We live in such a militarized world. We live in a world where the resolution of conflict often becomes a military resolution. We have seen a global situation where diplomacy often takes a back seat. One thing that really worries us is that we now see a Conservative government in this country that seems to have a mindset that sees military operation as a higher priority. We have seen diplomatic actions and the role that Canada has played historically as something that becomes more minimal in its approach. That is very disturbing.

That is why, when Canada signed this convention in 2008, it was seen as a progressive thing, as a good step, a good step forward.

We know that 111 countries have now signed the convention and 68 have ratified the convention. Once the convention has been signed, it is still up to individual countries to then bring in their own legislation to ratify, which is what we are debating tonight.

Clearly, we would all like to see those remaining countries sign the convention. However, what we are debating here tonight is what Canada’s position is, what Canada has done, and what the government is proposing.

The first thing I would do is echo the comments of my colleague, the member for Winnipeg Centre, who asked the obvious question as to why this legislation has been sitting around for so incredibly long. It was signed in 2008. It did not get tabled in the House of Commons until December 2012. Then it went to the Senate and hung around there some more, yet here we are, jamming it through at the last minute, at 11 o’clock at night with, really, no regular debate.

I think, number one, it becomes very suspect as to what the government’s agenda is and the fact that it is not willing to allow this legislation to stand the rigorous test that all legislation must live up to. That is our role, but it is also the government’s role.

Therefore, number one, I want to put in the debate that we are very concerned about the timing of this bill and how the government deliberately seemed to allow this bill to lapse for so long and now is now rushing it through when, presumably, not many people are paying attention so late at night. We know that many Canadians are concerned about this issue.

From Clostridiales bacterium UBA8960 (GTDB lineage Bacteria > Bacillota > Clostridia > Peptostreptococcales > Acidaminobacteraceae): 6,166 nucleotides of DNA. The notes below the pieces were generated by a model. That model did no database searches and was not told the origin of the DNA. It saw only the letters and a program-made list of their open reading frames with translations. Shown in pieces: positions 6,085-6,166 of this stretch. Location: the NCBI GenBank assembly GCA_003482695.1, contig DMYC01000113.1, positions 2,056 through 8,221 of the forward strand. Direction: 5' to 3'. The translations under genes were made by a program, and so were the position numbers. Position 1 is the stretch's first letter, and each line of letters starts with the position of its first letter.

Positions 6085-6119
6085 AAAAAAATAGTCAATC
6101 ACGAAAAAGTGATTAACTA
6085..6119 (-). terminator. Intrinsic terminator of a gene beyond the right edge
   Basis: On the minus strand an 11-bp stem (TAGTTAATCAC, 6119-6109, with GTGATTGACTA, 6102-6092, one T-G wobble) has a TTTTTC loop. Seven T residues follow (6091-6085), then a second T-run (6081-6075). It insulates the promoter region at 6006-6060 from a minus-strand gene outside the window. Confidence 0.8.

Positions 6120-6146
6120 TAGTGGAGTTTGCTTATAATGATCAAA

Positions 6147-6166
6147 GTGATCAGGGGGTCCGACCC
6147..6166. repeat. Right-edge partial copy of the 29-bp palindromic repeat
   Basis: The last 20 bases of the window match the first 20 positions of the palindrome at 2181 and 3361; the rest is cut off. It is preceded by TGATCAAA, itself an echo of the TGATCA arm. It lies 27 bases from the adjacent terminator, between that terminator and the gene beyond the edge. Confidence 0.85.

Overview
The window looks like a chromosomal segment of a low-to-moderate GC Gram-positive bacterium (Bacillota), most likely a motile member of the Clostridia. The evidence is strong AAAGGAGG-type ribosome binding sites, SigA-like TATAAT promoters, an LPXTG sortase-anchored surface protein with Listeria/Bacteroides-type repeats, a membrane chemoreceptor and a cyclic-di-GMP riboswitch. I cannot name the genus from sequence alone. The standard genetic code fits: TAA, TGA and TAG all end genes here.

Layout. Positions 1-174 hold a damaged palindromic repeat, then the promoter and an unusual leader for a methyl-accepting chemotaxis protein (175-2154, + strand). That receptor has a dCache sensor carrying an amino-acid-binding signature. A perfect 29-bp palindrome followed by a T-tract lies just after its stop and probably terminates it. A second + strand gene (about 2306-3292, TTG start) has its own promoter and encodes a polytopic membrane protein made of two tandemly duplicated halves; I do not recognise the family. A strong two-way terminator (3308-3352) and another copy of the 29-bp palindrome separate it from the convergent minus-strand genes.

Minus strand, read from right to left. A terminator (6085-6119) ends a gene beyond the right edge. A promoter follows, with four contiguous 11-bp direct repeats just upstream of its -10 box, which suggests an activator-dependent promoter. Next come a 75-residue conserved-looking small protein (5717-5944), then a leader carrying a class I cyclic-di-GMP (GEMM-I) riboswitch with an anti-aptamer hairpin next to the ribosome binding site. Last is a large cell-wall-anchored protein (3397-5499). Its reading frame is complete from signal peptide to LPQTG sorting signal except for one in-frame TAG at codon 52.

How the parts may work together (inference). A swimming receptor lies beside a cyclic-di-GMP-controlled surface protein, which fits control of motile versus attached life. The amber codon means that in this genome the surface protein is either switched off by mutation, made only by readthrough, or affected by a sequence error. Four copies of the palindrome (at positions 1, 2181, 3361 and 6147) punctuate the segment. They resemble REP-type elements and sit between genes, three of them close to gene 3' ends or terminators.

One of my colleagues tonight spoke eloquently about the thousands of young people who have signed petitions in support of the convention and expressed their concern about these cluster munitions. We know that people are very concerned about this issue. They want to see our government do the best it can do—not the minimal, not the lowest common denominator, but the best effort that we can do.

When we examine this legislation and look at what other countries are doing and look at what experts are saying, we come to the conclusion that this bill, Bill S-10, is flawed. It would not live up to the convention. In fact, it would undermine the convention.

We hear what others who have been very involved in this issue have said. For example, the former DFAIT negotiator, Mr. Earl Turcotte, stated, “the proposed Canadian legislation is the worst of any country that has ratified or acceded to the convention, to date.” That is a very a strong statement. That is coming from the former negotiator for Canada on the convention. Surely the government would listen to this kind of expert advice, but apparently it is being ignored.

Then the former Australian prime minister, Malcolm Fraser, stated, “It is a pity the current Canadian government, in relation to cluster munitions, does not provide any real lead to the world. Its approach is timid, inadequate and regressive.” Again, these are very strong and quite astounding words to hear from an ally, a former prime minister of Australia, about this Canadian legislation.